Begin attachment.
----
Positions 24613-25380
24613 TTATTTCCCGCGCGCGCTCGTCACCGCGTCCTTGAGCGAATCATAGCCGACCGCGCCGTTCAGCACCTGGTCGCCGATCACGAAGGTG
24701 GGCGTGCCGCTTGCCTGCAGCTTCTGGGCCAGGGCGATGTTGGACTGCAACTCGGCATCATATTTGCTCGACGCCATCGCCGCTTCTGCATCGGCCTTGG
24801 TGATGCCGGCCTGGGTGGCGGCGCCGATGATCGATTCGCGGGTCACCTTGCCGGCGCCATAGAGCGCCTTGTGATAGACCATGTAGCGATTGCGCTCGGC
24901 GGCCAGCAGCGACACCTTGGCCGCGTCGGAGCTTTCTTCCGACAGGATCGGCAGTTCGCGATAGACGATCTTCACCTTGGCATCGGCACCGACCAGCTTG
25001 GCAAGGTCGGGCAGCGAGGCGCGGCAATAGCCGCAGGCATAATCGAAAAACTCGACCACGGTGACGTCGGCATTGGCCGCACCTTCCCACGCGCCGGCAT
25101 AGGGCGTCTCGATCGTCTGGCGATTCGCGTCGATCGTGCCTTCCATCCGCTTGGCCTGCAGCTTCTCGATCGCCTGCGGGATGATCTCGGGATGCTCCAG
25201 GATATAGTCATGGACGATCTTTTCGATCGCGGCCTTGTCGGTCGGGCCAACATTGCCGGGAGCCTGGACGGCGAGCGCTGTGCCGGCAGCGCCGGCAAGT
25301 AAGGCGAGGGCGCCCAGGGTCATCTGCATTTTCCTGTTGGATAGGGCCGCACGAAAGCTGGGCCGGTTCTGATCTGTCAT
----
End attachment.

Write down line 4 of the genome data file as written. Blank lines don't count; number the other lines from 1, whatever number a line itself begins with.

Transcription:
24801 TGATGCCGGCCTGGGTGGCGGCGCCGATGATCGATTCGCGGGTCACCTTGCCGGCGCCATAGAGCGCCTTGTGATAGACCATGTAGCGATTGCGCTCGGC